by: Jordan Silverman — ASSET
WASHINGTON, D.C. – On March 25, the House Committee on Ways and Means conducted a markup session on eight bills, including the “Death Tax Repeal Act of 2015” (H.R. 1105) that was introduced by Rep. Kevin Brady (R-TX). The central focus on this markup session in particular was the estate tax. This was made evident when Chairman Paul Ryan (R-WI) made his opening remarks exclaiming that they were there to repeal the death tax. He then proceeded to speed through the first seven bills on the docket so quickly I almost didn’t catch the name of the bills that were being discussed.
When it came time to markup Rep. Brady’s bill on estate tax repeal, the stage had been set for a somewhat heated debate across the aisle. The arguments being made on the left side of the aisle were, as expected, focused on the loss of potential revenue from repealing the estate tax – a reported $269 billion over the next 10 years – that could be put to good use. Another strong point made by the left side of the aisle was that on a yearly basis only about 5,500 households would be affected by the estate tax and the tax only affected the ultra-rich in the U.S.
However, the Republicans on the Committee rightly pointed out that that the ultra-rich are privy to a series of estate planning strategies exclusively available to people in their financial position. These strategies, such as putting assets in a dynasty trust, are implemented to avoid paying the estate tax upon one’s death. Instead of having billions of dollars tied up in unproductive trusts, wouldn’t it be better to have these funds reinvested in U.S. businesses to spur job growth?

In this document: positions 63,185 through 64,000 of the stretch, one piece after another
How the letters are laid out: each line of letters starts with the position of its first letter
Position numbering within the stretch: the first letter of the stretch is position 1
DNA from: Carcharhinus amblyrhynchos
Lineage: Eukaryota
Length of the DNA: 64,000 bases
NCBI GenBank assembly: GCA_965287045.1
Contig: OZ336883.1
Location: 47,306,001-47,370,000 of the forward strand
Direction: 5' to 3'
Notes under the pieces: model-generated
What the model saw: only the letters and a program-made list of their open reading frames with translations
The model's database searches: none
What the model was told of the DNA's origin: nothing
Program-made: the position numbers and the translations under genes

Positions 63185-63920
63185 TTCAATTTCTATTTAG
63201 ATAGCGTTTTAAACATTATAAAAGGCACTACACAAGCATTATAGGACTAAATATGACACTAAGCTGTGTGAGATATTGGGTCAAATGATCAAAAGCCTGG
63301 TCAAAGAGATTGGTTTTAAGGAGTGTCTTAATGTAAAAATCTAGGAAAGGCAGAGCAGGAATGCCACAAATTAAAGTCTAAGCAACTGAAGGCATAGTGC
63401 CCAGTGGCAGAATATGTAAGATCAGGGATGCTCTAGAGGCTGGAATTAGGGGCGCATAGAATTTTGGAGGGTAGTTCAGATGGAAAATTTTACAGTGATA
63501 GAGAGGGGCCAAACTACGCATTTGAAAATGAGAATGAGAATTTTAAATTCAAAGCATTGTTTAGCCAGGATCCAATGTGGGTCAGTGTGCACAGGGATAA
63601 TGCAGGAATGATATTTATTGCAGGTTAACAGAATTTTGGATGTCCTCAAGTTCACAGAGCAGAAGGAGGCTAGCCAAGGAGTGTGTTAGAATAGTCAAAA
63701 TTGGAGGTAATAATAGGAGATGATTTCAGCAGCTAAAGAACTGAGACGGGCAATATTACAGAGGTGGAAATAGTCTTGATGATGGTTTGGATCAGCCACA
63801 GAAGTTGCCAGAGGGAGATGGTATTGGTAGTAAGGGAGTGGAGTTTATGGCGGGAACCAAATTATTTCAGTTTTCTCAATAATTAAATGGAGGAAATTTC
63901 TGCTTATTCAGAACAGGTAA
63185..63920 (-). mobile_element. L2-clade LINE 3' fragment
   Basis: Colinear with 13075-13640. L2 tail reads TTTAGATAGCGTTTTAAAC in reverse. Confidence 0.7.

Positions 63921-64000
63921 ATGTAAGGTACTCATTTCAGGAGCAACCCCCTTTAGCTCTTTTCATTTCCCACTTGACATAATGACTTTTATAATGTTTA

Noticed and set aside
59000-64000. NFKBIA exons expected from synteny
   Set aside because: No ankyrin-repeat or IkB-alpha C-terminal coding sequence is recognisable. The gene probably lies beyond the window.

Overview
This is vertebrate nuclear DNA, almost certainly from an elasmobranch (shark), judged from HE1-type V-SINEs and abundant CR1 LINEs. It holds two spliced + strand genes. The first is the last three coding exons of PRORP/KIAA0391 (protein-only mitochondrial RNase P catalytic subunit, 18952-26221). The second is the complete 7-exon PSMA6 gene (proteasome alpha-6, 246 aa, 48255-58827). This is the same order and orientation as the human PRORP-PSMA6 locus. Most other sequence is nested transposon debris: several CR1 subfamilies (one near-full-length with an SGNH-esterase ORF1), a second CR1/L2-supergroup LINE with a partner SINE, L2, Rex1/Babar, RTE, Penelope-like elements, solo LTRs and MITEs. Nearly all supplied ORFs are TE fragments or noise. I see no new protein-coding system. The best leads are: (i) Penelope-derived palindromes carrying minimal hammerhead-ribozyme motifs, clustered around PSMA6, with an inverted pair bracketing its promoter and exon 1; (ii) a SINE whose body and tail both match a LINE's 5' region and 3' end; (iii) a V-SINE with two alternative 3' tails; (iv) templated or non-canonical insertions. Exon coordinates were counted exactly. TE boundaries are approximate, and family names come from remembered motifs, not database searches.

This sentiment was echoed on the right side of the aisle in addition to the fact that the estate tax adversely affected minority- and women-owned businesses. A 2004 study conducted by two Boston College Professors showed that by 2055 the estate tax will have confiscated 10-13% of all African-American wealth and The National Black Chamber of Commerce (NBCC) recently issued a letter of support for Rep. Brady’s bill.
After the debate wound down, Chairman Ryan issued a roll-call vote for the bill and with a 22-10 tally, the “Death Tax Repeal Act of 2015” received a favorable report by the House Committee on Ways and Means and will move onto the House floor in the coming weeks.
Though the bill will likely pass the House due to an overwhelming Republican majority, the true challenge will be garnering enough Democratic support in the Senate to send the bill to President Obama’s desk. Obama has already issued a veto threat on this bill and proposed his own estate tax changes that could raise the estate tax in the U.S. to the highest in the industrialized world. So, unless a veto-proof majority in the Senate is established, the bill seems destined to fail.
Meanwhile, ASSET continues to gather support on both sides of the aisle for a reintroduction of the ‘ASSET Act’ (H.R. 5872) which was introduced by Rep. Andy Harris (R-MD) and referred to the House Ways and Means Committee in December, 2014. The ASSET Act would provide a voluntary, simplified method for Americans who face estate taxes to pay a fair share of taxes while they are alive, without any of the distortive, inefficient effects created by the current method of collecting the estate tax.
If enacted, the ASSET Act is designated to be revenue-neutral, thereby avoiding the fallout of a reported loss of $269 billion over the next 10 years that would come with a full repeal of the estate tax. ASSET will continue to fight for a simplification of the estate tax collection method and looks to reintroduce the ASSET Act in the 114th Congress as an alternative to the narrative of full repeal versus Obama’s increased estate tax.